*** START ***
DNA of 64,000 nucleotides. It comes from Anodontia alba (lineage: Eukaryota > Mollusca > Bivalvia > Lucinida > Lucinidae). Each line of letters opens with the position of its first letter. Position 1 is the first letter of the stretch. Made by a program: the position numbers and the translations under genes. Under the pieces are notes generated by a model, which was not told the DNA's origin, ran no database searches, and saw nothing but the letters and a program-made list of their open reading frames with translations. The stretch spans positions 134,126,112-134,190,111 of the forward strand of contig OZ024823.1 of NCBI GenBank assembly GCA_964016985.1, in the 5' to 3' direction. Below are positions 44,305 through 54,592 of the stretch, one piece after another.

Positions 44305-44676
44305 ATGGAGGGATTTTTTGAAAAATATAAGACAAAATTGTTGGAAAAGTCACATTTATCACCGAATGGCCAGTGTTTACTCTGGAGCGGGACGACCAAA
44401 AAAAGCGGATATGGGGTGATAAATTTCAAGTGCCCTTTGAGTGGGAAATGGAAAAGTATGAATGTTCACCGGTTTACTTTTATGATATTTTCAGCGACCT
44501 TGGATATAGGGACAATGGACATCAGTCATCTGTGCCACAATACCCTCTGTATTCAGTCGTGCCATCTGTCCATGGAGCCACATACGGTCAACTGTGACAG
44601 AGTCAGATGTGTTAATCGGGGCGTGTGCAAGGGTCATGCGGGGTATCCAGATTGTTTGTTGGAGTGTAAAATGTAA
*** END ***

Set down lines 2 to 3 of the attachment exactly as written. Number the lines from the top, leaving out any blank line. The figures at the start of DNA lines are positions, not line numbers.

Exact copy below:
Positions 44305-44676
44305 ATGGAGGGATTTTTTGAAAAATATAAGACAAAATTGTTGGAAAAGTCACATTTATCACCGAATGGCCAGTGTTTACTCTGGAGCGGGACGACCAAA